This finding aid was digitized with funds generously provided by the Smithsonian Institution Women's Committee.
These papers consist of Bassler's incoming and outgoing correspondence and a manuscript on Australian Tertiary Bryozoa with plates created during his tenure at the
United States National Museum; and photographs, primarily of his family. Correspondence documents the identification and exchange of specimens; publications of scientific
articles; the administration of the Department of Geology; and the effects of World War II on European scientific research, libraries, and museum geological collections. For
the earlier years, there are no copies of Bassler's outgoing correspondence. Also included is correspondence addressed to Edward Oscar Ulrich and Charles D. Walcott. The Tertiary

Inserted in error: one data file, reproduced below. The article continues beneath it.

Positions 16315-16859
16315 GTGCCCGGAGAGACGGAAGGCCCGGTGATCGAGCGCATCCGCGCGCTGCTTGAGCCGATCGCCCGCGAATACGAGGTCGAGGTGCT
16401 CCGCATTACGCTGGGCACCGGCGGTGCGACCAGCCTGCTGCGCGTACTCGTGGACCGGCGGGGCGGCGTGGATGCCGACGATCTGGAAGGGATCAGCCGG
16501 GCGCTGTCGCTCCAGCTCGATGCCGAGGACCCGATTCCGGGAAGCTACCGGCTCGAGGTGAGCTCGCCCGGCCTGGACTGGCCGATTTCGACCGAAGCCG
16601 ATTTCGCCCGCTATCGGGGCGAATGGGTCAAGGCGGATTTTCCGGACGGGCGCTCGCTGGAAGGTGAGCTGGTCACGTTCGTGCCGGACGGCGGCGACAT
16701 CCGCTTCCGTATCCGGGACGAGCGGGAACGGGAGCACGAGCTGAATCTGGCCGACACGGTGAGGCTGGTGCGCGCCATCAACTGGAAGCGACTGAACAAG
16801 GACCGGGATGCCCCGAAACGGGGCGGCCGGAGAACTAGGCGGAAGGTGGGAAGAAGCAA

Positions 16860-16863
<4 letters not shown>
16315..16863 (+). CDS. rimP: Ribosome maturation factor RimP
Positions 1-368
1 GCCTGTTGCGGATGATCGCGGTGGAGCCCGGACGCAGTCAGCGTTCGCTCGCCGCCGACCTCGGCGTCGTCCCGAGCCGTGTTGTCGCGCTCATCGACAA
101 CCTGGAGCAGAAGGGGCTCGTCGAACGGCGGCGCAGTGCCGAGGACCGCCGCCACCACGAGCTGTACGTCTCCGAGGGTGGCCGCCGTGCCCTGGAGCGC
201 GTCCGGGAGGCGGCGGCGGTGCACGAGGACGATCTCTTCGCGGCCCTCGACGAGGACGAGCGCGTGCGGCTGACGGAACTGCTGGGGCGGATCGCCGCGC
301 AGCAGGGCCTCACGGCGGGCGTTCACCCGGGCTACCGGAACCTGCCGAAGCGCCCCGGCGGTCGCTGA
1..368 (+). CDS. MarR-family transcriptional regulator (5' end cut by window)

Bryozoa manuscript with annotations and plates was written by Bassler and Ferdinand Canu of France.
Ray S. Bassler (1878-1961) was born in Philadelphia. Bassler spent his childhood in Cincinnati where he came into personal contact with some noted geologists, including
Charles Schuchert, Carl Ludwig Rominger, and Edward Oscar Ulrich. While in high school, Bassler sold fossils for Ulrich.
In 1902, Bassler received a B.A. degree from the University of Cincinnati and received his M.S. and Ph.D. degrees in 1903 and 1905, respectively, from George Washington
University. From 1904 to 1948 he was an Assistant Professor of Geology there.
Bassler joined the United States National Museum staff as Assistant Curator in the Department of Geology's Division of Stratigraphic Paleontology in 1904. Three years later
he was promoted to Curator in the Department's Division of Invertebrate Paleontology. From 1910 to 1922 he was Curator of the Division of Paleontology, and from 1923 to 1928,
Curator of the Division of Stratigraphic Paleontology. In 1929 he was appointed Head Curator of the Department of Geology, a position which he held until his retirement in
1948 when he was appointed Associate in Paleontology.
Bassler's main interest was with the Tertiary Polyzoa of the Atlantic and Gulf coasts. In this study, he collaborated with Ferdinand Canu of France from 1905 to 1931.